DEADLY DINNER: James Nally on 7 dead people he’d invite for dinner

Category: Interview


James Nally’s debut crime novel Alone With the Dead is a thriller with a twist. What would you do if you dreamt of dead people? If your life was spent caught between the living and those who have passed on?

We decided to ask James what he would do in a similar situation – if he could have dinner with 7 dead people, who would they be? James didn’t just give us an answer, he made a whole video….

So, do you agree? Who would you have chosen?


Alone With the Dead is out in paperback and eBook now

Author Q&A with The Hunt’s T. J. Lebbon

Category: Interview

the hunt

The Hunt is such a gripping read and the characters really come to life on the page. How did you go about researching the book?
There were areas of the book I needed to research and was keen to get right. Firstly the landscape, which I wanted to make as much a character in this book as the people upon it. The only way to know the real Welsh mountains of Snowdonia, both the geography and the feel, smell, and touch of the landscape itself, is to go there. I paid a couple of visits whilst writing and revising The Hunt, climbed Snowdon, hiked in the mountains, really tried to get a feel for the atmosphere of that place. It’s a wild place, and with the aid of a good map it’s pretty easy to get off the beaten track. The ruggedness of the land, and the dangers, aren’t easy to imagine without seeing and experiencing them first-hand.

I was also interested in the psychology of someone who might want to take part in a human trophy hunt. I researched trophy hunts in Africa, read a lot about who takes part in them, and why. I find it hard enough to understand why someone would take any pleasure from shooting a wild lion in the head with a high-powered rifle, even less so when the animal is wounded to stop it escaping, corralled, and essentially defenceless. Going one big step further – to hunt humans instead of animals – was difficult, but it’s something I can see happening sometime, somewhere. Who knows, maybe it’s already happened. There were also smaller areas I had to research – weaponry, computer and web technology, helicopters. All of my previous novels have been horror or fantasy novels, where a lot of the time I’m making up my own worlds. This made The Hunt probably the most heavily researched book I’ve ever written.

PortraitYou’re a regular participant in athletic endurance events. How much of your own experience did you draw upon when writing about the physical struggles Chris faces in the book?
This was a classic case of write about what you know (at least, I know a little bit about it). The inspiration to write The Hunt came from my love of endurance sport, something I’ve been passionate about since I turned 40 overweight, unfit, and wondering where the future would take me. I discovered running, then cycling and swimming, started entering races, ran my first marathons, competed in my first triathlons, and then completed my first Ironman race. It was a huge change to my life – one that continues now – and because I’m a writer, I was often looking for ways to incorporate my new-found love into my fiction. I’d been considering writing a thriller for some time, and the idea of combining endurance sport with a fast-paced chase thriller seemed perfect.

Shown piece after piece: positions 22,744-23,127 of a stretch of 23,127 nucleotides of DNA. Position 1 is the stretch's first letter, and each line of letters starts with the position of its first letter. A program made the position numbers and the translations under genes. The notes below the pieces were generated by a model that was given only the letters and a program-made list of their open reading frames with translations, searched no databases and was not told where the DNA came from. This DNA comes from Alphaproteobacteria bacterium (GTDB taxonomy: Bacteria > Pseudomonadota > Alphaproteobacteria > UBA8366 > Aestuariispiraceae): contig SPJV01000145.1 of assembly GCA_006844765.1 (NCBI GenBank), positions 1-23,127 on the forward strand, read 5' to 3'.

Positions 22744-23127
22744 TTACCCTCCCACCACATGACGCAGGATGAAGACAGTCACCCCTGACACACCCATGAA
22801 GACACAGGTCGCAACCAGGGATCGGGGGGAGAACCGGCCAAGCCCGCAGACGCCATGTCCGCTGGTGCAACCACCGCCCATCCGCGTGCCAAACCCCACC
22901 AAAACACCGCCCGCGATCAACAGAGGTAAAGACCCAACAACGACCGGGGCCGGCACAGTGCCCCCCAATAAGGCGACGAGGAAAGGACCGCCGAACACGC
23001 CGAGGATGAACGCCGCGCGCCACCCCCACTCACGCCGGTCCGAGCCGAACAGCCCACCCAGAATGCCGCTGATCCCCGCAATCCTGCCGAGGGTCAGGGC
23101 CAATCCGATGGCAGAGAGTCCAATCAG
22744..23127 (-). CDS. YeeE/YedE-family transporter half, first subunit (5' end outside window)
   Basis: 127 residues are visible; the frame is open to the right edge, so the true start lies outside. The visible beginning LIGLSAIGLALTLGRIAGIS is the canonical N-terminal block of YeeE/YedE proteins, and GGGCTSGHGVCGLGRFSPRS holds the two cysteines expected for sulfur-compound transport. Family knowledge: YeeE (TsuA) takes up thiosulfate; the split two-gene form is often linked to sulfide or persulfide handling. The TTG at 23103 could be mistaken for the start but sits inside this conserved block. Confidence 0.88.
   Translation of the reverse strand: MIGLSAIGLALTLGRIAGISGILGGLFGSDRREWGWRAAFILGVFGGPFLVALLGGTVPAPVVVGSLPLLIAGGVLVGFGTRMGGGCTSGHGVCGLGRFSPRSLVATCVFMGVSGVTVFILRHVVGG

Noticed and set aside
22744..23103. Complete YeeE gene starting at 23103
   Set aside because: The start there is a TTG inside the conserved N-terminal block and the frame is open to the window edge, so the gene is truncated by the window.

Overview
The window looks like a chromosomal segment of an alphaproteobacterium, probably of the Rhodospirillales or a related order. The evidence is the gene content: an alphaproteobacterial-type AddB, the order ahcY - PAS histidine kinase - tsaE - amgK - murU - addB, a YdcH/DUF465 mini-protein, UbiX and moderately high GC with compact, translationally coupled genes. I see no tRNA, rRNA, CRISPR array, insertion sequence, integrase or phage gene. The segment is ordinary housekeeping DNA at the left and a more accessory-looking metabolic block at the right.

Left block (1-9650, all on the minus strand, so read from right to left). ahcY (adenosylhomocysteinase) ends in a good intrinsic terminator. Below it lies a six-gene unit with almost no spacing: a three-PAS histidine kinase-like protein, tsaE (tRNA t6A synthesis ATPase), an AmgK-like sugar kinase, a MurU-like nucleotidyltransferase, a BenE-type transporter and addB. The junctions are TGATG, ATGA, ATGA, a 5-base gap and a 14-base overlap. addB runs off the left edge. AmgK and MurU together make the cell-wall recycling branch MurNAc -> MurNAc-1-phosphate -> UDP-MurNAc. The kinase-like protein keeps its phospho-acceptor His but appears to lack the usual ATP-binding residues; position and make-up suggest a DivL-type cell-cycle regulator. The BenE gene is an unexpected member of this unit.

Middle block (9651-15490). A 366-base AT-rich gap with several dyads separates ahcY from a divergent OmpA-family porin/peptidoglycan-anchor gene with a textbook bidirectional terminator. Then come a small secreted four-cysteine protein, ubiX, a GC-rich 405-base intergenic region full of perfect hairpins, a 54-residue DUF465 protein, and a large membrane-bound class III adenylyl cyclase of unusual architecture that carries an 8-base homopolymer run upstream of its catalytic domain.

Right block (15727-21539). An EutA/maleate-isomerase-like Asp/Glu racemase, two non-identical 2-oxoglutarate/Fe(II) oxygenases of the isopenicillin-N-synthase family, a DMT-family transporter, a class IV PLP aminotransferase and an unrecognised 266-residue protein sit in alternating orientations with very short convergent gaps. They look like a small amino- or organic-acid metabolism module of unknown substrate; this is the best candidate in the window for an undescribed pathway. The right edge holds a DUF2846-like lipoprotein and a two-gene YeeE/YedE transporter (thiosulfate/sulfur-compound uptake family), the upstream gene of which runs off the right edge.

There’s a lot more to the story, of course, but at its core it deals with a man able to keep ahead of those intending to kill him. He knows the mountains and trails, knows how to pace himself, understands the nutritional aspects of such a long pursuit. And for that, I dipped very heavily into my own experiences. I have first-hand experience of how much it can hurt pushing yourself to those limits, as well as what it feels like to enjoy pushing yourself. There’s a lot of me in Chris.

What was the first book that really made an impression on you?
When I was maybe 6 or 7 I read Shadow the Sheepdog by Enid Blyton. There’s not too much I remember about it, other than being enthralled, and fascinated at seeing the world from a dog’s point of view. It was the first time I read a book again and again, and funnily enough my sister still has that copy.

The second book is The Rats, by James Herbert. My mother gave me this to read when I was 10 or 11, and I never looked back. Herbert was a favourite through my teens, and many copies of The Fog, Domain, and The Dark were passed back and forth among me and my friends. I met him a couple of years before he died and thanked him for The Rats. The book introduced me fully to the horror genre, and is partly responsible for me doing what I do now.